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  • Writer's pictureMs. S

Personal Essay: Letter to my Lifeboat

Dear Lifeboat,

From high school insecurities to post-university job search stress. To seeing you build the stable relationships and career you sought and deserve, to unpacking deep-seated issues written in our DNA. We’ve been drifting across oceans. Sometimes calm, sometimes a tropical storm. For over 15 years, we’ve taken turns manning the lifeboat, but this time your rescue really stood out to me.

It started with a Whatsapp call from my mother. “When are you going to get pregnant?” I usually manage to parry with an uncommitted “Maybe in the future.” but since the ticking of the biological clock has gotten louder, her questioning has become increasingly direct over the past year. I decided to make clear my decision to be childfree, but then came the guilt-trippy adage that childbearing is the only true way to fulfill my responsibilities as a woman, [insert further traditionalist misogyny and gaslighting here]. I refuted her claims as calmly as I could. “Yes, motherhood is a commitment and a sacrifice but there are other equally worthwhile pursuits. No, my husband is not going to leave me for a younger woman to have children with as you claim because we both agree about not wanting children”. Then came the real trigger: “You should have a child so you can have someone to talk to”.

My abuser was also a victim of child abuse and decided that having me was the band-aid to her unresolved issues. According to her, it is every child’s duty to be an unpaid counsellor for their parents as soon as they can comprehend spoken language. No friends can be trusted to keep a secret and why seek professional help when you have a child too paralysed by fear to question your emotional meltdowns?

I achieved five years of peace from my emotionally abusive mother by moving away to Thailand after marriage. But it seems these things have a way of coming back when you least expect it. The timing of the verbal attack could not have been worse - within a week of a COVID exposure scare from work, the mad rush to get tested during the shortage and the emotional fallout from cancelling a long-awaited Songkran scuba liveaboard trip.

Her call dredged up memories of her abuse like a crashing wave and I was struggling to keep my head above the water. I may be a strong swimmer after years of practice, but was already exhausted from treading water the whole week. Sleepless, I messaged you. And I was pulled back into the boat by the lifering you threw. Your empathetic and emphatic response:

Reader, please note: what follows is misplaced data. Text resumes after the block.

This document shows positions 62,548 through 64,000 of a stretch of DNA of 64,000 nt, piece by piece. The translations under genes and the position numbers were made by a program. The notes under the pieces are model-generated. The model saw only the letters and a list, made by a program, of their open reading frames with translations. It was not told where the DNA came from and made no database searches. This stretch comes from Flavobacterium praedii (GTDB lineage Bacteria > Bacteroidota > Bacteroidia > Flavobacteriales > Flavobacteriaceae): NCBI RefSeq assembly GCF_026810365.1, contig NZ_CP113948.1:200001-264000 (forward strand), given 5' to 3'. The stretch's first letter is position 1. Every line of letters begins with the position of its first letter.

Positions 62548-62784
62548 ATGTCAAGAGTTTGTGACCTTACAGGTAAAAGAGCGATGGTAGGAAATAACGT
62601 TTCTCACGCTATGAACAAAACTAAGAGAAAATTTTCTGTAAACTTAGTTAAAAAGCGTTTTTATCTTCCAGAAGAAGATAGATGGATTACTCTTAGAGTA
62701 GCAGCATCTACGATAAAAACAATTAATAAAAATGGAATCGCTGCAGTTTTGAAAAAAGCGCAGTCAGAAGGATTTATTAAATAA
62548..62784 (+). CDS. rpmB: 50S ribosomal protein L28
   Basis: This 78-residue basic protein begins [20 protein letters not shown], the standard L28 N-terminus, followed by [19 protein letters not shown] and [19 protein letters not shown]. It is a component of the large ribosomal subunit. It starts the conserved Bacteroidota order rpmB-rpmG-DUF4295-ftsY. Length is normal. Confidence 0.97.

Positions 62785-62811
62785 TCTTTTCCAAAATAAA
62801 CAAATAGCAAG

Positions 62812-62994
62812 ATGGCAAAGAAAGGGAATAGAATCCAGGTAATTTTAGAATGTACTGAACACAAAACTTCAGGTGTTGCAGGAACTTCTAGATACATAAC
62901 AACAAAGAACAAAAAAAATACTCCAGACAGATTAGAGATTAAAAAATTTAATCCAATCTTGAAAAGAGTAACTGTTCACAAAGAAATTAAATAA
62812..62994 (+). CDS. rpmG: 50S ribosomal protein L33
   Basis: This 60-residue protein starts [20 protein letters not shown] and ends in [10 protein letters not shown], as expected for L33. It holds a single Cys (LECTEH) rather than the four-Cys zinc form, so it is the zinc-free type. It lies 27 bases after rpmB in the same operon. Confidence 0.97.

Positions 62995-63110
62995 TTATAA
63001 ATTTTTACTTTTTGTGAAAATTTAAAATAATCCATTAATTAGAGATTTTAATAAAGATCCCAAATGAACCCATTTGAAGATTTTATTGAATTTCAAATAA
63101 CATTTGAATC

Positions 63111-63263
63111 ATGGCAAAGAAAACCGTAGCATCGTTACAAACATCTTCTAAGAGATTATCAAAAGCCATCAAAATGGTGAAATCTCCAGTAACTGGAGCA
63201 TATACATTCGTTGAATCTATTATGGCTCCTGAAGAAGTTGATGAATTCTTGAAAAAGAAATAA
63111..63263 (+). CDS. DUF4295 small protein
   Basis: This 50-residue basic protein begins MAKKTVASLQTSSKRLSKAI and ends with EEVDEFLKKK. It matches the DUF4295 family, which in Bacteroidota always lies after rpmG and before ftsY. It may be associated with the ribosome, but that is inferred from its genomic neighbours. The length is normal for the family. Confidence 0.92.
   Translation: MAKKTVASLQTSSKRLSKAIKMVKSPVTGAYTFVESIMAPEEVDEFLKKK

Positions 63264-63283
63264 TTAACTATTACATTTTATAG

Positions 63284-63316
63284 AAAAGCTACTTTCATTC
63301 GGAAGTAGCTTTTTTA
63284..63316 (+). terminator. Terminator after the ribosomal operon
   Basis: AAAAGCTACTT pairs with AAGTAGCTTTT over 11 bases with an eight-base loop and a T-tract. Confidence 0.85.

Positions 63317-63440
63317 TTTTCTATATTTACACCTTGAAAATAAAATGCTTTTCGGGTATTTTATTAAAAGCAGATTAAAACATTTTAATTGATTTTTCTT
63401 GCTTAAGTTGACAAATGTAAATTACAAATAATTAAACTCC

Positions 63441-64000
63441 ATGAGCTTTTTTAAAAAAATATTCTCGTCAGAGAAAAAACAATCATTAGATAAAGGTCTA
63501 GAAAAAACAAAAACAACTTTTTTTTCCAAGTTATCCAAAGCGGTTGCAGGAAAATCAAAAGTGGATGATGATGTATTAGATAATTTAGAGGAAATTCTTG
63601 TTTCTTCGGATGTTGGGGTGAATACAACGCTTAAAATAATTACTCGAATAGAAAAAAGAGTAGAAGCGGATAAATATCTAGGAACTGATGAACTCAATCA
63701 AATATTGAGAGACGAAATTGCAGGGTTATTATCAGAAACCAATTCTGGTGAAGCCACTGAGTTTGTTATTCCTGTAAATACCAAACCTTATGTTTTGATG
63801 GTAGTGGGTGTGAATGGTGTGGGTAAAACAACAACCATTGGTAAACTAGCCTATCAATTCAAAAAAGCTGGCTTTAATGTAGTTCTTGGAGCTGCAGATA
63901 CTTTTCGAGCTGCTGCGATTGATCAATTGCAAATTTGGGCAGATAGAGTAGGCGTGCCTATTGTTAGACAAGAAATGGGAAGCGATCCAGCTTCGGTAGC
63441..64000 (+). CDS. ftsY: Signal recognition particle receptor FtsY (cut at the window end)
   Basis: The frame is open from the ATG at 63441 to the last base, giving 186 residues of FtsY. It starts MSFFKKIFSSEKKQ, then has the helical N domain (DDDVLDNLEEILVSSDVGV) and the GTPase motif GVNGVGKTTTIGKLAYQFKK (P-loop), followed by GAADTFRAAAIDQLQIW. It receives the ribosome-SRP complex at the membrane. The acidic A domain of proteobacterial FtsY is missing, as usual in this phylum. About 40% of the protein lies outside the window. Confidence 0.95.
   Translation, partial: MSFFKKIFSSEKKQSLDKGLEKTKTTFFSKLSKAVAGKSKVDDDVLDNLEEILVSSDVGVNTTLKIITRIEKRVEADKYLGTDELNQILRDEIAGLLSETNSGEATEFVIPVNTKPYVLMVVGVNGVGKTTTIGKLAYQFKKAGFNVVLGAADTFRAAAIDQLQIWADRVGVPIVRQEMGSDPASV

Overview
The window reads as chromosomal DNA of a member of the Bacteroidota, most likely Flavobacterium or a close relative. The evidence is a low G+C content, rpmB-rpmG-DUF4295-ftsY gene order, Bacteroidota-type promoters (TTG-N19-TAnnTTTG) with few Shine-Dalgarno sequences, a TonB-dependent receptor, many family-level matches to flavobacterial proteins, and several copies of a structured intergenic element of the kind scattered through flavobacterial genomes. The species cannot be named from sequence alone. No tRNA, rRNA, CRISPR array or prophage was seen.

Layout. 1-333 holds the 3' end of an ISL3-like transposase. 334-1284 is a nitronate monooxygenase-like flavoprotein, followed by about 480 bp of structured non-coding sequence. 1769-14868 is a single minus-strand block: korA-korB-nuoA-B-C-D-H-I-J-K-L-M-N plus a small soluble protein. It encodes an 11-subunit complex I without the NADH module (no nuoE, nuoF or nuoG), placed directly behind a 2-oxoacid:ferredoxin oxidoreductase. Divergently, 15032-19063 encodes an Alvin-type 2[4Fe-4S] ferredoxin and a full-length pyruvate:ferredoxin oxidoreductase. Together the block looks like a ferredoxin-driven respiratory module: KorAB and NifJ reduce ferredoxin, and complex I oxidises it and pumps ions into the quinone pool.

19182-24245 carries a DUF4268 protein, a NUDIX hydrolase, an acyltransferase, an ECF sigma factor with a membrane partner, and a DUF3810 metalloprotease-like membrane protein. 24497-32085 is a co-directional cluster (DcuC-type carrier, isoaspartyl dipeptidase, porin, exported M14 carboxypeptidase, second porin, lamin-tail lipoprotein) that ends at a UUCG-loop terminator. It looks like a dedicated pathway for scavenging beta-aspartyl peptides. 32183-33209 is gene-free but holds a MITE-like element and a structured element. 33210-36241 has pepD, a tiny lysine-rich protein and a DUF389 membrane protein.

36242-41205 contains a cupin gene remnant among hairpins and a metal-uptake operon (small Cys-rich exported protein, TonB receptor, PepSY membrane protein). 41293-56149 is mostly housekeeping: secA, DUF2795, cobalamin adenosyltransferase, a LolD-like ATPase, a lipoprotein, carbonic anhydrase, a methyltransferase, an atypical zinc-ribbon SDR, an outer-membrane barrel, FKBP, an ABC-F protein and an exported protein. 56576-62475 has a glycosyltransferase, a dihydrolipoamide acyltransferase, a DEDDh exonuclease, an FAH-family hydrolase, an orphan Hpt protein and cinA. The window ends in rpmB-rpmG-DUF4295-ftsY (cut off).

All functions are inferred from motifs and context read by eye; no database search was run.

“Eeeeewwwwwww [broken heart emoji]”

You’ve known me long enough to understand my sense of humour and I love you for it.

I miss you and it sucks that you’re so far away on a different continent. But for once, the time zones worked in our favour and you gave part of your day to drag me back on board. We talked about dark things, the different types of child abuse that afflicted our families and how the victims survived it. But that night, I slept soundly. Thank you.

I know we will have future battles to face, but I’m more than happy to face them with you just a message away. That night, we were so preoccupied with sharing about the sad things in life that I didn’t really get the chance to tell you how much I appreciate you.

I want you to know that I am proud of the person you’ve become and the life and relationships you’ve forged for yourself. I promise to be there as you and your partner start the legal proceedings to protect his son. I cannot wait for him to get the 50/50 custody, so you can share laughter, smiles and new parts of your lives together, uninterrupted and unapologetic. I know you’ll be by his side like we’re at each others’ and he is lucky to have you while he takes on the challenge. We will teach your partner creative, colourful English phrases to describe those who try to bring us down. The giggles fuel the boat. And I’ll be at the airport to greet you both when you finally come to visit when air travel is safe again.

We’ve led such separate lives over the years. You as a luk khreung. Me, a third culture kid. Those few years in high school the only time when two threads tangled before unravelling across the sea, only the occasional call or face-to-face meeting over the last decade.

Even if something unexpected happens and things don’t go as planned, I’ll be watching from the boat ready for the search and rescue. I won’t ever be a “real mom” or have a “real family” by my abuser’s definitions. But, as we like to say: “Fuck that shit!”. We’ve got each other, we’ve got a boat and it’ll be a happier and healthier family than the flaming oil slick she birthed me into.

To quote and interpret one of Amryl Johnson’s poems (Remember our Theatre Arts assignment for Gorgons?) “Sometimes you will lead and I will follow… Sometimes I will lead and you will follow”.

It’s been a long time since we were both IB Theatre Arts students worrying, laughing and learning in the rehearsal studio. Can’t wait to move with you in the studio again. HMU when you book that flight.

Much love and ttyl,


Illustration by Blue Rachapadit yellow and green women climbing a ladder out of a phone screen


By Ms. S

Ms. S is a pole instructor and choreographer living in Bangkok. While pole dance is her passion, her day job involves research and education in the field of psychology and she has over 30 journal publications on mental health. You can follow her pole journey on Instagram at @ms.s.pole

Illustration by Blue Rachapradit

Blue is an aspiring illustrator, sometimes poet, living in Bangkok. She is the founder of The F Word art magazine and passionate about the intersection between arts and social activism. You can see more of her illustration as well as her poetry on Instagram at @thisbluecreature

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